Ayahuasca is a brew that combines the Banisteriopsis Caapi vine and leaves from the Psychotria Viridis plant; the leaves activate the component in the vine that produces psychedelic effects. It has been an integral part of spiritual life for many indigenous Amazonian cultures in South America for centuries.
Growing awareness of ayahuasca and the transformational healing for which it is known has increased the curiosity of those seeking alternatives to western treatments for mental health conditions and promoting well-being. However, psychedelic substances are not currently legal in the majority of the world.
Here is a basic overview of where ayahuasca is legal, as well as reasons for the tight restrictions placed on this mystical plant medicine.
Is ayahuasca legal in the US?
Ayahuasca is a Schedule I drug in the United States, among other highly controlled substances with the most severe penalties for transport, purchase, sale, or possession. Offenders can face up to 20 years of incarceration depending on the circumstances of a violation related to ayahuasca. However, exceptions are made for its use in legitimate religious ceremonies as outlined in the Religious Freedom and Restoration Acts.
Santo Daime and União do Vegetal are churches operating in the United States that have been granted religious exemptions to use ayahuasca in ceremonies. Those who consume the medicine, even in the company of a healer, must be members of the church in order for their participation to be legal.
There are others such as the members of the Soul Quest Church of Mother Earth who hold ayahuasca sacred as a teacher plant with properties that can facilitate greater connection to the divine in nature.
It should be noted that churches that do not have cultural ties to South America that employ ayahuasca in ceremonial practices typically align their organization with Native American systems of belief. However, there are concerns about cultural appropriation in these cases.
This is due to the fact that the National Council of Native American Churches (NCNAC) holds religious exemption for sacramental peyote and has no association or history of cultural ties to ayahuasca. The NCNAC has publicly denounced organizations that seek religious protection for the use of ayahuasca, as it is not a part of Native American theology or practice whatsoever.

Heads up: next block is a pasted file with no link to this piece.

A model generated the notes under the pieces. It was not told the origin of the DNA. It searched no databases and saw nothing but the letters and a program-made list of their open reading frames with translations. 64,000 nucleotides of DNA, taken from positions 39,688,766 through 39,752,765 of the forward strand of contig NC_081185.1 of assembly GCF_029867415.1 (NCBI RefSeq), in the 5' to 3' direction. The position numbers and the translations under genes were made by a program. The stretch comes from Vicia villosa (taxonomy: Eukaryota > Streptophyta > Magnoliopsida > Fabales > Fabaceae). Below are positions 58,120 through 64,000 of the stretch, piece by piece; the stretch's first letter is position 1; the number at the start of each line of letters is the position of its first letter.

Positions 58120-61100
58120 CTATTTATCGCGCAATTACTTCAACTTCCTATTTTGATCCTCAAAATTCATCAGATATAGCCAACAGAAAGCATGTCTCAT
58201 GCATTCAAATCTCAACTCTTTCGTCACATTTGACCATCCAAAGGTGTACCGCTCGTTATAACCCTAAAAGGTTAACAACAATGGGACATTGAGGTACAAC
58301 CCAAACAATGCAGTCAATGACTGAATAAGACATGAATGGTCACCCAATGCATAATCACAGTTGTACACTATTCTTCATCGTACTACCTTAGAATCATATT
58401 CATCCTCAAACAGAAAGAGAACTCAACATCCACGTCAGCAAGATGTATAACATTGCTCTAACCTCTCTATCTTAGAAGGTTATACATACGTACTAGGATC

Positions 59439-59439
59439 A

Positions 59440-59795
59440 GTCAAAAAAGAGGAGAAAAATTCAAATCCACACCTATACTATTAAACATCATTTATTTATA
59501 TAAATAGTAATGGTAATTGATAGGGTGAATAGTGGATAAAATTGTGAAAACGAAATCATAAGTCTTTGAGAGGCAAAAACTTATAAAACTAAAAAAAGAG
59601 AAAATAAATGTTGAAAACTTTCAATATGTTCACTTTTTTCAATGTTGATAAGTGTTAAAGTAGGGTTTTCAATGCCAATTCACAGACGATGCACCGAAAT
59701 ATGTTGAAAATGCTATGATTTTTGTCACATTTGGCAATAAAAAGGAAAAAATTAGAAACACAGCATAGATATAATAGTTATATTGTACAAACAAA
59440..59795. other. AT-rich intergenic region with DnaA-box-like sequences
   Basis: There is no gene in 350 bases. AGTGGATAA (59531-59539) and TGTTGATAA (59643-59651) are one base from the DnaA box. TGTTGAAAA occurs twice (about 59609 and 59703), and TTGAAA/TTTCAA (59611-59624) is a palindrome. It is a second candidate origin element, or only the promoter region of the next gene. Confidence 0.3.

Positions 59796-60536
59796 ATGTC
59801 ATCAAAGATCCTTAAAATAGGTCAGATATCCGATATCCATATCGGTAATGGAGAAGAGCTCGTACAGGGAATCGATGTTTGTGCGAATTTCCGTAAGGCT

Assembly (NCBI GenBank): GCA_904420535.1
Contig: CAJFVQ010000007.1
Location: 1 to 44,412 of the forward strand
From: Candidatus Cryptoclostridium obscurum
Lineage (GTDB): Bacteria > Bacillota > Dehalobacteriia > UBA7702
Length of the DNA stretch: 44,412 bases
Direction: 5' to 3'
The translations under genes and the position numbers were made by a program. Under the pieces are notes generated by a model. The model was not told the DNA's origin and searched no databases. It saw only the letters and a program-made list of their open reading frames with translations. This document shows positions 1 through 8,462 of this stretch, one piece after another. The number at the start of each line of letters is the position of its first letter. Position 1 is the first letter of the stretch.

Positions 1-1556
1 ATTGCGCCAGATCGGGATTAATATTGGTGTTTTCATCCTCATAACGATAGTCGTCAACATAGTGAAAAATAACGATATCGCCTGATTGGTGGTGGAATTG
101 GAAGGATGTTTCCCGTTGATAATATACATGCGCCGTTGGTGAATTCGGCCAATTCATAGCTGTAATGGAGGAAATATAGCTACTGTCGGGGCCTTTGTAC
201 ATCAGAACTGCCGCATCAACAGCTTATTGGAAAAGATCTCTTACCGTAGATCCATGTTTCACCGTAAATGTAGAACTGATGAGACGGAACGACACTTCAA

Certain cities like Oakland, CA have decriminalized ayahuasca, meaning possession and use are unlikely to result in arrest or criminal charges. Importation, cultivation, and sale are still illegal and may result in arrest and prosecution.
Ayahuasca legality in South America
Ayahuasca is generally legal in countries with indigenous cultural ties to the medicine and where the vine grows in certain regions, particularly Peru, Bolivia, and Colombia. Most of the ayahuasca retreat centers available to tourists are located in the Amazon basin.
Brazil and Ecuador also honor the tradition of the ayahuasca ceremony and have churches that adhere to the shamanistic belief system. This practice has been fully legal in Brazil since 1992, where laws also permit growing the vine and making the brew.
The legality of ayahuasca in Chile is unclear. DMT is a controlled substance, which may indicate similar policies applied to ayahuasca. However, no specific laws are outlined.
Laws concerning ayahuasca in Costa Rica are notoriously unclear, however; there are a number of retreat centers located throughout the country that are considered safe and reputable with plenty of reviews on travel sites and forums. It seems that the lack of specific policies is the very means by which these centers are allowed to operate.
Ayahuasca legality around the world
In 2001, Portugal decriminalized all previously illegal substances, including ayahuasca. While a person faces no criminal charges for possessing or taking the medicine, importation, cultivation, and the sale of ayahuasca remain illegal.
Ayahuasca is a controlled substance in Spain, and is allowed to be used under certain circumstances, such as for research or approved medicinal products. It is otherwise illegal to sell, transport, or possess.
In Romania, ayahuasca is only legal for certain approved scientific or medical studies in hospitals and clinics. All other uses are illegal.
Other countries have unspecific policies surrounding ayahuasca. Italy officially recognized ayahuasca as non-narcotic, but the lack of laws outlining the extent of legality makes it difficult to discern who can use the medicine and how it can be used.